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Taken from http://www.nuffield.ox.ac.uk/politics/aberfan/
At 9.15 am on Friday, October 21, 1966 a waste tip slid down a mountainside into the mining village of Aberfan, near Merthyr Tydfil in South Wales. It first destroyed a farm cottage in its path, killing all the occupants. At Pantglas Junior School, just below, the children had just returned to their classes after singing All Things Bright and Beautiful at their assembly. It was sunny on the mountain but foggy in the village, with visibility about 50 yards. The tipping gang up the mountain had seen the slide start, but could not raise the alarm because their telephone cable had been repeatedly stolen. (The Tribunal of Inquiry later established that the disaster happened so quickly that a telephone warning would not have saved lives.) Down in the village, nobody saw anything, but everybody heard the noise. Gaynor Minett, an eight-year-old at the school, remembered four years later:
It was a tremendous rumbling sound and all the school went dead. You could hear a pin drop. Everyone just froze in their seats. I just managed to get up and I reached the end of my desk when the sound got louder and nearer, until I could see the black out of the window. I can't remember any more but I woke up to find that a horrible nightmare had just begun in front of my eyes.
The slide engulfed the school and about 20 houses in the village before coming to rest. Then there was total silence. George Williams, who was trapped in the wreckage, remembered that 'In that silence you couldn't hear a bird or a child'. 144 people died in the Aberfan disaster: 116 of them were school children. About half of the children at Pantglas Junior School, and five of their teachers, were killed.
So horrifying was the disaster that everybody wanted to do something. Hundreds of people stopped what they were doing, threw a shovel in the car, and drove to Aberfan to try and help with the rescue. It was futile; the untrained rescuers merely got in the way of the trained rescue teams. Nobody was rescued alive after 11am on the day of the disaster, but it was nearly a week before all the bodies were recovered.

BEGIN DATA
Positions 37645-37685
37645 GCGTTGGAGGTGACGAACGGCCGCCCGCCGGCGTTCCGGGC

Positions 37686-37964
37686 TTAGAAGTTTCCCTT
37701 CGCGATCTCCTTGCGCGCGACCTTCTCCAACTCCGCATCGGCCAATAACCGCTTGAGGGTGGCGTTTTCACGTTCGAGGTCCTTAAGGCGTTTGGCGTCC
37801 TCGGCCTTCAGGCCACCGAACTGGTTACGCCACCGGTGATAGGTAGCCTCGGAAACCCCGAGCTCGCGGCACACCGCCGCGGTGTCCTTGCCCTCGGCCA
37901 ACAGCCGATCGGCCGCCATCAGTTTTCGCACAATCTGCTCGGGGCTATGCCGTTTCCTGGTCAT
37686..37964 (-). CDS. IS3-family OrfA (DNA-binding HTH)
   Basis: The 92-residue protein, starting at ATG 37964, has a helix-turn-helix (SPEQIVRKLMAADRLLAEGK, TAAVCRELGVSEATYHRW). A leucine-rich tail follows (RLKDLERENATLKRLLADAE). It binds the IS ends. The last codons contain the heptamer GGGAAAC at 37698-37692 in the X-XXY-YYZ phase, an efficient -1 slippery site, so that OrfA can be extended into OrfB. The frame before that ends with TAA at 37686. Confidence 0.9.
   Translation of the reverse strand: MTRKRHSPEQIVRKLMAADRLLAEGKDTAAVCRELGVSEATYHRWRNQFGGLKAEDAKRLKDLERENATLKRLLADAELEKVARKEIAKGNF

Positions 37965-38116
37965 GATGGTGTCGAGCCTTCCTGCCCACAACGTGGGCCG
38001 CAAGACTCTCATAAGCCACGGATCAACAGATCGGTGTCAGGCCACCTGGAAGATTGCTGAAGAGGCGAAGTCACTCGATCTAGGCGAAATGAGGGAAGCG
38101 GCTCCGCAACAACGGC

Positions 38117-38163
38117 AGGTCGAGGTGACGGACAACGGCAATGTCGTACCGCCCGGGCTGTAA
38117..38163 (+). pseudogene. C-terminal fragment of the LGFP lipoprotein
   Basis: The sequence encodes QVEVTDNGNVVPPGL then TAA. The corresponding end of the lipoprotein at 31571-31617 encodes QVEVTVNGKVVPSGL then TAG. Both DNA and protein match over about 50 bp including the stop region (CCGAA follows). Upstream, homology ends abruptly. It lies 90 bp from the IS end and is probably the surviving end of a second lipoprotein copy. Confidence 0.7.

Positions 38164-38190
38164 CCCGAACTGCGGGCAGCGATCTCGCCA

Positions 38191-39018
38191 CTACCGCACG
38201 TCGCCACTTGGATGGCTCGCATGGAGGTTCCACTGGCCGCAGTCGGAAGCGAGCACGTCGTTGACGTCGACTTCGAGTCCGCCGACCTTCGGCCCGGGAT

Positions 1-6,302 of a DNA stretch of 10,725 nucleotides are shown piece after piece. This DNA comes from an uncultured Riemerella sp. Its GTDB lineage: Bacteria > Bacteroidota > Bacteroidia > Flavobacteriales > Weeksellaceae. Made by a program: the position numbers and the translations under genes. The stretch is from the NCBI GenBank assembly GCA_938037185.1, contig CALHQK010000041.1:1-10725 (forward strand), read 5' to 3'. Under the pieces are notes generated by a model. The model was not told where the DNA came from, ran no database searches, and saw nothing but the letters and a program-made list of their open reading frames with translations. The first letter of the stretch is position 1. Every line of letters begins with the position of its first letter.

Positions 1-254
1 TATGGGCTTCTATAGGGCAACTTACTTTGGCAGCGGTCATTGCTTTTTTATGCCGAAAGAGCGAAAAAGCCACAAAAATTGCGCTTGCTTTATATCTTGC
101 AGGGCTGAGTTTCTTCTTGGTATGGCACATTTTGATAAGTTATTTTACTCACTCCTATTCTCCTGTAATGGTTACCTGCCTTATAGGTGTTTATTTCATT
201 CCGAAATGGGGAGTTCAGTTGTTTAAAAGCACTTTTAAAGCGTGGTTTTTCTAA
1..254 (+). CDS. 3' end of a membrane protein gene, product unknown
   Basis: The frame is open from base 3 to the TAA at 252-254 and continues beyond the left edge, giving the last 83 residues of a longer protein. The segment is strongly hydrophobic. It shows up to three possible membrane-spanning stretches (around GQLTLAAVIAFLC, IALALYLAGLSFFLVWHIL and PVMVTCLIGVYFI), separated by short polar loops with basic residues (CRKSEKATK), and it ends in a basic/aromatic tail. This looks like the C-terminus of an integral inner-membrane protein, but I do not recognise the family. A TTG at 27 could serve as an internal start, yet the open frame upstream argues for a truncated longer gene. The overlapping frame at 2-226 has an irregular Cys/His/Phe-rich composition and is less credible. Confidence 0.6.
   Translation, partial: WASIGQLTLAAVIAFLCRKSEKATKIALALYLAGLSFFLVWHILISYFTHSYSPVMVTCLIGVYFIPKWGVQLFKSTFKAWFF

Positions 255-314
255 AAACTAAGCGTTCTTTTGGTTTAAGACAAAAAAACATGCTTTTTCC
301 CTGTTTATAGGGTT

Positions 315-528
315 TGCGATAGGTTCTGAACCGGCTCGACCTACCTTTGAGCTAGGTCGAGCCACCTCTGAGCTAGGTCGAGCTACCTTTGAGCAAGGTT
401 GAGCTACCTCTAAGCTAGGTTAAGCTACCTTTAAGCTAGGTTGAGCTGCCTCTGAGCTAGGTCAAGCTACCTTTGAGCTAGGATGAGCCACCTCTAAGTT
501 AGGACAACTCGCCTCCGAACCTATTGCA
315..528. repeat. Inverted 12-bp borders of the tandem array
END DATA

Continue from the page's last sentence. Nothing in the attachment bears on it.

The last day before half-term
Some quotes taken from survivors, rescue workers and other witnesses
What I missed most was the noise and fun around the house. [My daughter] was boisterous and full of fun. Our house was as quiet as a mouse after she’d gone.
When we established the age and sex of the person they were seeking they were shown all the bodies that matched. The task was not made easier by the fact that most of the boys wore grey short trousers and the girls a standard dress and cardigan.
Policeman working at the mortuary
In the night we had to go to see if we could identify her in this chapel. I’ve never forgotten that. It comes back to me everyday. There’s some part of the day that that picture comes back to me and I can never forget that. … All these little bodies wrapped in blankets.
I kept asking myself why I hadn’t died and I blamed myself for allowing my brother and sister to die.
Pupil, Pantglas Junior School
For some years I was aware of a Minney connection to the tragic Aberfan disaster. In some online archive material relating to the Aberfan Disaster there was a reference to Mr R M Minney,miner & parent of victims.
The Memorial Garden is on the school site and the graves at the local cemetery. I do not know this Minney family and for obvious reasons have never tried to contact them.
Aberfan August 2006
Additional contemporary photos from the website of Alan George